Abstracted, each of these books are alternate histories of the narratives that inspired them. Adding horror and steampunk elements, respectively, changes them in fundamental ways, but the world must remain familiar lest it stop being parody and become homage or something else entirely.
In that way, Underground Airlines is a clear continuation of his earlier work: Make the United States clearly the United States but with whatever tweaks are necessary to make the point. Unfortunately, while it may have worked for Winters’ parody, it doesn’t for his drama.
The USA in Underground Airlines is distinctly recognizable, but not in the way you’d expect: the states themselves, particularly in Part 2, which takes place in Alabama, where slavery remains legal, are described in ways that feel alien. But its culture has developed along the exact same tree. Here are four people who still exist(ed) in the same roles at the same time period in this alternate timeline:
- Michael Jackson
- James Brown
- Denzel Washington
- Henry Kissinger
The latter of whom is referenced only in the context of his decision to remove the United States from the United Nations, as though a United States that had slavery would have been able to form the United Nations in the first place. As though a United States that had slavery would have been able to unite itself against the horrors of a European fascist regime in the first place. As though as though as though.
I’ve seen it said that all this is evidence that Winters lacks imagination. Why else would the motel Victor stays at show CNN? Why else would Michael Jackson have an album called Ben? But I don’t think that’s right. If not for these pop culture references, the world would feel too disconnected from our own, and that would undermine Winters’ real message: that this world he imagined isn’t so different from the one we live in.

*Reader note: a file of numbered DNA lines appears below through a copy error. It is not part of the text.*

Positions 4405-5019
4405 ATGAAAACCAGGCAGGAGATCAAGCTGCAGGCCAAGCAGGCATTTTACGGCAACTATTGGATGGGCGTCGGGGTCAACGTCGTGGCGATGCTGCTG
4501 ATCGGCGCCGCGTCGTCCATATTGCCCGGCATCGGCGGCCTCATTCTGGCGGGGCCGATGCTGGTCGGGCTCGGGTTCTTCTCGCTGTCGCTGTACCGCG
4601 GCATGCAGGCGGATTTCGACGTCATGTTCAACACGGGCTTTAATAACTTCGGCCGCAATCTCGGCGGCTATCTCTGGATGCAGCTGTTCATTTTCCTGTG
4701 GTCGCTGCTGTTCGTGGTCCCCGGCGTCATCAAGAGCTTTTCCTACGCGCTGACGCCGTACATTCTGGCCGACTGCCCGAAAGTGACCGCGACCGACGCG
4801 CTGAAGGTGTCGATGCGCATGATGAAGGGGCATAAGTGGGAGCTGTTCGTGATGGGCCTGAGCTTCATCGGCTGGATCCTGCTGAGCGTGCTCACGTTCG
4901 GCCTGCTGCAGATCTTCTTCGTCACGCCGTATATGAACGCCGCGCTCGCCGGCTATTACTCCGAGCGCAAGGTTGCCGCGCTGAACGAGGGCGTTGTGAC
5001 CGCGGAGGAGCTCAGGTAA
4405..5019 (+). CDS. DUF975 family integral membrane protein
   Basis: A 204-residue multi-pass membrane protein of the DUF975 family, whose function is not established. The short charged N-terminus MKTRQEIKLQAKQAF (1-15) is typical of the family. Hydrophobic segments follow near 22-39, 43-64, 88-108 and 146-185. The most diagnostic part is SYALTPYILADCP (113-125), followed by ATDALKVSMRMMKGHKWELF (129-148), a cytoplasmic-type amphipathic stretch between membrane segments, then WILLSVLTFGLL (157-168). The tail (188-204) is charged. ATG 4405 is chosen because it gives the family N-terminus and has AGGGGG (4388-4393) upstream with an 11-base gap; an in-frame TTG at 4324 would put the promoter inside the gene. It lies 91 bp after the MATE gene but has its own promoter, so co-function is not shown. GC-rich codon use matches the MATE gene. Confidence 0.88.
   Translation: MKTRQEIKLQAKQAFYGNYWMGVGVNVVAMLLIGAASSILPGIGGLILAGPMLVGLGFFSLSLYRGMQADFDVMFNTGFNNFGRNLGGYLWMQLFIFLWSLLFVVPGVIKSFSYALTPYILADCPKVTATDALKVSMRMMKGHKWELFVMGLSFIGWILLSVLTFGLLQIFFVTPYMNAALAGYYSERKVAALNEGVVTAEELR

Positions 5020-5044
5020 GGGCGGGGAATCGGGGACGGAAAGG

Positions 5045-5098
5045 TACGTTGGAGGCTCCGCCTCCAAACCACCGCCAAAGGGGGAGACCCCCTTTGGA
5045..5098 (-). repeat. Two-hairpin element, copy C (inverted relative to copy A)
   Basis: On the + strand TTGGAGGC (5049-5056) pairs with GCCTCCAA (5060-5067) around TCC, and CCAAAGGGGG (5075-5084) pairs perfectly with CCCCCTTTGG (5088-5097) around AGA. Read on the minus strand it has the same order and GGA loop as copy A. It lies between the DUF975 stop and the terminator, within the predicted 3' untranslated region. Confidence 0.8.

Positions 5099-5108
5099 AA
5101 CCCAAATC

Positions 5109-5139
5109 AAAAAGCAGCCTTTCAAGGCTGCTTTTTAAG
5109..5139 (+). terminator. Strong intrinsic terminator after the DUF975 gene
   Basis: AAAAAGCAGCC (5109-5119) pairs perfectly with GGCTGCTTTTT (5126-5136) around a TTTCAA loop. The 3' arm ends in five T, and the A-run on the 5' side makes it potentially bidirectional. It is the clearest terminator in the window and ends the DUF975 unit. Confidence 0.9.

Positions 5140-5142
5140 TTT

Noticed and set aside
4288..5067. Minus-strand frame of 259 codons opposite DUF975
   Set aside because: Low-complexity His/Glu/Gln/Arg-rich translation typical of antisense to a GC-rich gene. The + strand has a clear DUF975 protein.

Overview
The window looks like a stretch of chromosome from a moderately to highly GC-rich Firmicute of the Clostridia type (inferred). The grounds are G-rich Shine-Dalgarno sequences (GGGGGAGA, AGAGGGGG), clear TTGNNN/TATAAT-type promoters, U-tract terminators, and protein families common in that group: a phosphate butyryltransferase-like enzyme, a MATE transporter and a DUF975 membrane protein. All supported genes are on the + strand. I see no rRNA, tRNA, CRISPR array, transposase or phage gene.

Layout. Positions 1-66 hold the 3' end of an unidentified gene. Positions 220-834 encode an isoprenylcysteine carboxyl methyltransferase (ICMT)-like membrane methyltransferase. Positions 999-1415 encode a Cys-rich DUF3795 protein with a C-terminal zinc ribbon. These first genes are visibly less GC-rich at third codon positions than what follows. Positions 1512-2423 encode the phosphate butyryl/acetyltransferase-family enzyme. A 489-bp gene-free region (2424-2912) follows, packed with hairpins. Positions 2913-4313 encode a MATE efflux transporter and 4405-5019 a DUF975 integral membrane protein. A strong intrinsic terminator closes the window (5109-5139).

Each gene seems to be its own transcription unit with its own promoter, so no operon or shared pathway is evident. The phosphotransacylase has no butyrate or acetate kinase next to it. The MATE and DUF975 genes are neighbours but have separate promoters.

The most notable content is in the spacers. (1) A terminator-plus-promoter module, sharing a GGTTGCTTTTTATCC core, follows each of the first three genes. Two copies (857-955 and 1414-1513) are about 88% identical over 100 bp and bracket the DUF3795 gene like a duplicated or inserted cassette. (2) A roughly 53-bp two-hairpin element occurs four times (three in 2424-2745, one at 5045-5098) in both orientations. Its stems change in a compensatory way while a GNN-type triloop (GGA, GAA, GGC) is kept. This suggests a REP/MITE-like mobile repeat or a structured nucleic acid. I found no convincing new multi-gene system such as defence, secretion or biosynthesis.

The subtext is made text in when Victor travels to Alabama. He is taken in by a group of slaves who are owned by a man – conscience heavy for moral crimes committed many years prior – who leaves them be. Victor asks why they don’t leave. One, Ada, answers:
“Go north? … Get followed around in stores the rest of my life? … Get pulled over every time I’m driving? Get shot by some cop, walking down the street?”
Ada isn’t talking about Alternate USA here; she’s talking about Actual USA. She must be, because she lives in a place where armed guards keep a close watch on anyone of color in the town square. The threat of violence is far more pervasive in this South than its North. She may be comfortable with or used to it, but the idea that the North is Just As Bad is, frankly, silly. It serves no narrative purpose; instead, it is there to remind you, the reader, that America is a horrible place for black people. That North is all of America. And Underground Airlines rubs it in your face.